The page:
This news story is now over a year old and information may no longer be accurate or up-to-date. It might also contain obsolete links.
Please use our search link on the left to look for more recent information.
Timber tourists are proving that it really is ok to be a lumberjack as figures reveal that Kielder Water & Forest Park has hit its highest ever timber output.
Last year the Forestry Commission took people behind the scenes in the 62,000 hectare (155,000 acre) Northumberland wilderness to watch tree being felled by huge harvesting machines.
Nearly all the tours were sold out and forest chiefs are back with another series of working forest visits this summer.
They take place on Tuesdays from 26 July to 30 August, but places are limited and booking is required on 01434 250209.
About 440,000 tonnes of timber will be produced in Kielder this year - that’s over 25% of all the timber harvested in England. The surge in production is due to the high number of trees planted after the Second World War – when two thirds of Kielder took root – which are now ripe for felling.
But have no fear – last winter nearly four million trees were planted to make good those felled, whilst broadening habitats and creating a more natural looking forest.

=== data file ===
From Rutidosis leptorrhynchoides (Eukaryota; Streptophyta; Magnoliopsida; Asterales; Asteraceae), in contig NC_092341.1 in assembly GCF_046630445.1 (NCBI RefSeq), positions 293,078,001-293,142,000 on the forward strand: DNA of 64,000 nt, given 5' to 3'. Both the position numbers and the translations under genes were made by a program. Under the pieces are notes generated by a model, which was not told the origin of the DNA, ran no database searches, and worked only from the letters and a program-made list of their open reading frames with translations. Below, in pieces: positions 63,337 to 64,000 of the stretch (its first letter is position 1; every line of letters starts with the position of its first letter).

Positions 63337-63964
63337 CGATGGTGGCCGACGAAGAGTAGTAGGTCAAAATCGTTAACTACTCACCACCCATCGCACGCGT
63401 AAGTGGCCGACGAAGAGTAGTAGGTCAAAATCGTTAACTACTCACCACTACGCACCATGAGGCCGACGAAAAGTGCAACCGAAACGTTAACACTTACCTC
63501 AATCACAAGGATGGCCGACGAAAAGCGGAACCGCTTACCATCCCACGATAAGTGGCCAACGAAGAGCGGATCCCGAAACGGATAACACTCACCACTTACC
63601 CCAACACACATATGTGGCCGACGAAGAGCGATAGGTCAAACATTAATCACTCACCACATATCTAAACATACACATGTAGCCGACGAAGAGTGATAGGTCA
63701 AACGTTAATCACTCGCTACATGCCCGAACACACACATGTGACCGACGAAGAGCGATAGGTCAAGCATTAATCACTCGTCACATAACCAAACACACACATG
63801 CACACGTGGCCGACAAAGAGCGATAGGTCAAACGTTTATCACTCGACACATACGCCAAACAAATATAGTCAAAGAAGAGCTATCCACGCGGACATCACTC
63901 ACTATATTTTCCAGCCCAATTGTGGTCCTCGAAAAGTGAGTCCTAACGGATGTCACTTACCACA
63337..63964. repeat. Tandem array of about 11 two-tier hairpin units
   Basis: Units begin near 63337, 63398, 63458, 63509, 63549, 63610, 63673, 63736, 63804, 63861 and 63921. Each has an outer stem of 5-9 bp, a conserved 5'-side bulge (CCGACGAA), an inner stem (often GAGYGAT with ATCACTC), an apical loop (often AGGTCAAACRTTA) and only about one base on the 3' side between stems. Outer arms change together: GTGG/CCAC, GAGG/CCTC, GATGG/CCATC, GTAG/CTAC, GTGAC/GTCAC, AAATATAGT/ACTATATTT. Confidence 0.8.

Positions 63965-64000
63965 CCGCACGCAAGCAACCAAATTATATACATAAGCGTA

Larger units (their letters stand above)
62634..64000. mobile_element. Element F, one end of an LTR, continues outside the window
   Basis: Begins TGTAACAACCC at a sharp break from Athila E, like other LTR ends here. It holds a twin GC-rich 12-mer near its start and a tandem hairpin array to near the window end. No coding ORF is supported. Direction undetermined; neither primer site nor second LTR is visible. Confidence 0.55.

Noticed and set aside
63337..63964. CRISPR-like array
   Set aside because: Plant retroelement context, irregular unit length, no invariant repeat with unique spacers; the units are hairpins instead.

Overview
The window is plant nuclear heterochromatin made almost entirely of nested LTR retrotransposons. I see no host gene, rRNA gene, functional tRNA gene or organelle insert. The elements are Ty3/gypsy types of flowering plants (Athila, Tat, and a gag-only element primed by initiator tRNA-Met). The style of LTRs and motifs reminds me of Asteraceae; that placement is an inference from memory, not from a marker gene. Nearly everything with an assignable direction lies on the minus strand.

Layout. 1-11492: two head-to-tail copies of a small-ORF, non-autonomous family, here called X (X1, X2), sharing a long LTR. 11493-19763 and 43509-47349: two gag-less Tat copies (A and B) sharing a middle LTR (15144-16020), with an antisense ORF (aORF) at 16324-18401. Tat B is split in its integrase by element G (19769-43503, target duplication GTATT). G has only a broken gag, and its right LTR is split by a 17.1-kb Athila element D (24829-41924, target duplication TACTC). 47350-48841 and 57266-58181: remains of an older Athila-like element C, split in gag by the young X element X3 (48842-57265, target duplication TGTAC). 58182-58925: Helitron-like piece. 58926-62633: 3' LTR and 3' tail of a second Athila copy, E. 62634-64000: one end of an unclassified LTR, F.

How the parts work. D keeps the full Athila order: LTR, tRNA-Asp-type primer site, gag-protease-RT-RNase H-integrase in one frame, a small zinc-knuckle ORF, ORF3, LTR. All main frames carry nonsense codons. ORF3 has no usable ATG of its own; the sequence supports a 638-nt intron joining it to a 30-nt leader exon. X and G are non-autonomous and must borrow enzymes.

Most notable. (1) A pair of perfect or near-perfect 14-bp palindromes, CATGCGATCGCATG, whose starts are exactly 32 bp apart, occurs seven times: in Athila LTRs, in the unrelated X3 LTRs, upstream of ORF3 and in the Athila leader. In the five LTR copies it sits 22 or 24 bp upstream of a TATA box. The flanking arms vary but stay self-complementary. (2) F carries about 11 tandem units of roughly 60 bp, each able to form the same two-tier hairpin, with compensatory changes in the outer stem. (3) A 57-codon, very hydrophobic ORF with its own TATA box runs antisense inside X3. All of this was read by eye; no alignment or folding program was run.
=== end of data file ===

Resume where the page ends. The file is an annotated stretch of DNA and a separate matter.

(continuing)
Neville Geddes, Planning and Environment Manager with the Forestry Commission, said:
“Timber is a crucial and renewable resource and Kielder is making a tremendous contribution to the local and national economy. Forestry is a long term business and the art is to balance harvesting with all the other objectives we have such as conservation and recreation.”
Today's harvesting machines cost over £250,000 and are a dramatic sight in action. Computer controlled they can fell and strip 500 trees an hour to customer specifications, while machine operators sit in air-conditioned comfort.
It’s a far cry from the forest’s early days when gangs of hardy lumberjacks toiled long hours with cross saws and axes and horses provided muscle to shift wood.
But the past isn’t entirely forgotten.
Horses are still the best way to remove timber from inaccessible areas and traditional woodsmen like Danny McNeil from Byrness and his shire Scout are still being used for special jobs which require horse sense as well as power.
Tours last from 2pm to 4pm and cost is £10 per person, including mini-bus transport to the site.
For more information go to www.forestry.gov.uk/NorthEastEngland
Note to editor
The Forestry Commission is the government department responsible in England for protecting, expanding and promoting the sustainable management of woods and forests and increasing their value to society and the environment. Forestry makes a real contribution to sustainable development, providing social and environmental benefits arising from planting and managing attractive, as well as productive, woodlands.
Media calls: Richard Darn on 0775 367 0038.